with ‘a major leap for mankind’ and has ever since
played the most dominating cultural role. While hunting
may have overtaken gathering in cultural importance, gath-
ering continued to play a very important nutritional role,
because: (i) gathering still contributes about 65 % to the
subsistence base; (ii) many micronutrients derive only
from plant sources; (iii) gathering of, for example, shellfish
provides a substantial amount of LCP and other nutrients
essential for brain development; and (iv) gathering plays
an important cultural role since women, children and
grandparents can participate
(56,57,317)
.
Contrary to common belief, hunting in present-day
hunter–gatherers is still not very successful: the probability
for a kill in !Kung bushmen is only 23 %
(314)
and the sub-
sistence of Hadza, as described by Marlowe
(41)
and
R. S. Kuipers et al.112
Nutrition Research Reviews
Woodburn
(145)
, is composed of 75–80 % of plant foods.
Conversely, studies of North American huntinggathering
societies describe the dietary role of shellfish as similar to
‘bread and butter’, being the staple food
(318)
in these
societies. The anthropological remark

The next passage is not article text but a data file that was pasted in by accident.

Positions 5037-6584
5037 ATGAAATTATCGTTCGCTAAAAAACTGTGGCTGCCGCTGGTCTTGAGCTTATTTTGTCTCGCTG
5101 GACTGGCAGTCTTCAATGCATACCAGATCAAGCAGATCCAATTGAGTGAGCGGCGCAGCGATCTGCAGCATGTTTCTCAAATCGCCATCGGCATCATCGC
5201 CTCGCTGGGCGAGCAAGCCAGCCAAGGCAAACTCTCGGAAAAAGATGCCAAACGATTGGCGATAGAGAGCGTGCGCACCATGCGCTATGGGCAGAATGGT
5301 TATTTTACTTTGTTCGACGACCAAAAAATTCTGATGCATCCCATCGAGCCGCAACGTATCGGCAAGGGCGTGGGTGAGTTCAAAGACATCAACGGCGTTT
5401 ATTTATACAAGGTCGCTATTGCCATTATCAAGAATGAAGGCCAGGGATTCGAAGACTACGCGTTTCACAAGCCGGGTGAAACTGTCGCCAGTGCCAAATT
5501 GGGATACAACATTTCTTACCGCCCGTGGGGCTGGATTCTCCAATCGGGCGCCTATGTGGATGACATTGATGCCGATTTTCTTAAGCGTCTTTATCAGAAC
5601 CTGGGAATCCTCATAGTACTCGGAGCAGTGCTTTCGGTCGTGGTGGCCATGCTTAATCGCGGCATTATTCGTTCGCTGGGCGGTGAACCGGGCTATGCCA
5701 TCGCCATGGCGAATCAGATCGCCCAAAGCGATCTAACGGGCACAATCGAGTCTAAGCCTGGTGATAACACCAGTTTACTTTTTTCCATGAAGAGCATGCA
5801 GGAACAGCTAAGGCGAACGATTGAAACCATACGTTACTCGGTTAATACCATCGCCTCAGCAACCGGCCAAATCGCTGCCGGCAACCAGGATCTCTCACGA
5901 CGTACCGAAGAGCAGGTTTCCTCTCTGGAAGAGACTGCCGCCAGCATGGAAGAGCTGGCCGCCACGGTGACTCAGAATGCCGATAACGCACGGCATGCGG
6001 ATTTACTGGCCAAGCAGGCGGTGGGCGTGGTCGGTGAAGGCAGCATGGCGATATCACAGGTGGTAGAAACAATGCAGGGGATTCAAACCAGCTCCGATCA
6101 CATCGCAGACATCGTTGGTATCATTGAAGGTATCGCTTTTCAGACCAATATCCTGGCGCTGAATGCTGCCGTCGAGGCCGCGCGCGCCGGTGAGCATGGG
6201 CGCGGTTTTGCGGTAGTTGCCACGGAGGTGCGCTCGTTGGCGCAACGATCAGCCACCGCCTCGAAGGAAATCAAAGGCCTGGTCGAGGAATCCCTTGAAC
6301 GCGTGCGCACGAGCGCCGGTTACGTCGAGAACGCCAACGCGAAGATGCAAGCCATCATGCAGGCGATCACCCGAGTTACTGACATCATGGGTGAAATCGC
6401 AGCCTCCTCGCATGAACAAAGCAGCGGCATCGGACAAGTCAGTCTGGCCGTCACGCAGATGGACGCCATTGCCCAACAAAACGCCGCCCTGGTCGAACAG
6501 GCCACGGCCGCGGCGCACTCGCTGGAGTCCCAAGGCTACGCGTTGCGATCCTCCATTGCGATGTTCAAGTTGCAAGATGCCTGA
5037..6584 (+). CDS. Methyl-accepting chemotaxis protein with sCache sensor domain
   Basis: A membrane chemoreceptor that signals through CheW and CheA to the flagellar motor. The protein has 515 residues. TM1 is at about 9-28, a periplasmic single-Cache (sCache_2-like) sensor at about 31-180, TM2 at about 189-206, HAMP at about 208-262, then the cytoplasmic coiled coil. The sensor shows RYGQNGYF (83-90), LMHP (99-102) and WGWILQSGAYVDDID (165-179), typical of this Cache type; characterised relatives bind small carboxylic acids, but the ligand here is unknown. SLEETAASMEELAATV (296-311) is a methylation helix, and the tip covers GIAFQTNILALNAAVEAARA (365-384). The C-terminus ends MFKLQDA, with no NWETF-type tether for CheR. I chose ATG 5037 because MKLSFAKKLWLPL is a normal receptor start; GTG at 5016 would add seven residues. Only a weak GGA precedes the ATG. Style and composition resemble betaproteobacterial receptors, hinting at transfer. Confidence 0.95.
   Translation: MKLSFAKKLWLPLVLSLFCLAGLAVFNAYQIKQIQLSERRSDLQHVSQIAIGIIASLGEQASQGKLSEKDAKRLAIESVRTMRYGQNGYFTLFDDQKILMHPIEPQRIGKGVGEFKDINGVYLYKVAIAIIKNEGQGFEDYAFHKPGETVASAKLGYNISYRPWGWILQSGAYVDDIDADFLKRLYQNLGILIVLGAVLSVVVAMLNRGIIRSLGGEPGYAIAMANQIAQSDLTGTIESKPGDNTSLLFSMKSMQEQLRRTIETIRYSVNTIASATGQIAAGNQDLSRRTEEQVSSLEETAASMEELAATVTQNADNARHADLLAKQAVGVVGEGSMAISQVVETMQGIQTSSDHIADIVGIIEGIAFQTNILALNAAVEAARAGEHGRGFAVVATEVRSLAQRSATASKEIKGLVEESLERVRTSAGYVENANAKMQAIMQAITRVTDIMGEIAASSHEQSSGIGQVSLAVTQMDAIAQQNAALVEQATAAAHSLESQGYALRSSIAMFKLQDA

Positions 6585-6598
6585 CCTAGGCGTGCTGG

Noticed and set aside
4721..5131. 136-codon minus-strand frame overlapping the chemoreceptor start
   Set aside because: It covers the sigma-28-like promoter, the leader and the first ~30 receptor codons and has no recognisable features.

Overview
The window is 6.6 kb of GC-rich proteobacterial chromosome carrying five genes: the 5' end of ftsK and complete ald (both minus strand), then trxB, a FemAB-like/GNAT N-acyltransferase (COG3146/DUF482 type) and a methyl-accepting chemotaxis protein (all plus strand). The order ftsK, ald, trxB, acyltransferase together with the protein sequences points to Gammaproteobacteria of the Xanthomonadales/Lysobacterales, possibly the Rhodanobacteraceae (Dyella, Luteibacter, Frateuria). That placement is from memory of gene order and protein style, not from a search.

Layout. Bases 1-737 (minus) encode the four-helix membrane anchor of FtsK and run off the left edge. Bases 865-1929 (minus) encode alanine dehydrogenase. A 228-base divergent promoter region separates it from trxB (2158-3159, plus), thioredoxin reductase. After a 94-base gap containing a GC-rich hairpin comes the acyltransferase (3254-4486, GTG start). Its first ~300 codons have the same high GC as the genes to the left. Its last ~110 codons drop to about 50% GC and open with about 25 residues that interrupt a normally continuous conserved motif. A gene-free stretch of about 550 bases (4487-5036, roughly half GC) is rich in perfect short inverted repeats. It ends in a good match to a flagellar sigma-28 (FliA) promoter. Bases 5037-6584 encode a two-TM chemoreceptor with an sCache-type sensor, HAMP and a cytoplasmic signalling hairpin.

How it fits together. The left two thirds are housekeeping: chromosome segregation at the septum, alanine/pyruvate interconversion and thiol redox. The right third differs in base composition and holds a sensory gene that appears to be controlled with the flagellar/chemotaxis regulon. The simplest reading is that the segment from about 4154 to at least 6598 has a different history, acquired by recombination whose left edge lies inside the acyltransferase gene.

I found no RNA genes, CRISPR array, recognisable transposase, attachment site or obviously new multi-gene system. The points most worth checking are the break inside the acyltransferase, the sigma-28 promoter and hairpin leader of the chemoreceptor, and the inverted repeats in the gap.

(314)
that for many
studied huntergatherer tribes ‘fishing was only a type of
food collection’ also adds to the notion that the collection
of aquatic foods might have preceded scavenging and
hunting. Collecting aquatic foods is still daily practice in
Eastern Africa and picking up, clubbing or spearing
stranded aquatic animals seems much easier and safer
than either scavenging or hunting game on the Serengeti
plains.
We conclude that gathering plays, and most likely always
played, the major role in food procurement of humans.
Although hunting doubtlessly leaves the most prominent
signature in the archaeological record, gathering of veg-
etables and the collection of animal, notably aquatic,
resources (regardless of whether their collection is con-
sidered as either hunting or gathering), seems much
easier compared with hunting on the hot and arid savanna.
We suggest that it seems fair to consider these types of
foods as an important part of the human diet, unless
proven otherwise
(154)
. Conversely, while hunting might
have played a much more important role at higher lati-
tudes, dietary resources in these ecosystems are rich in
n-3-fatty acids (for example, fatty fish and large aquatic
mammals), while the hominin invasion of these biomes
occurred only after the development of more developed
hunting skills.
(Patho)physiology
Brain-selective nutrients. Nutrients and other environ-
mental factors are increasingly recognised to influence epi-
genetic marks
(319 – 323)
, either directly or indirectly via many
bodily sensors. Food from the diverse East African aquatic
ecosystems is rich in haem-Fe, iodine, Se, vitamins A and
D, and n-3 fatty acids from both vegetable origin and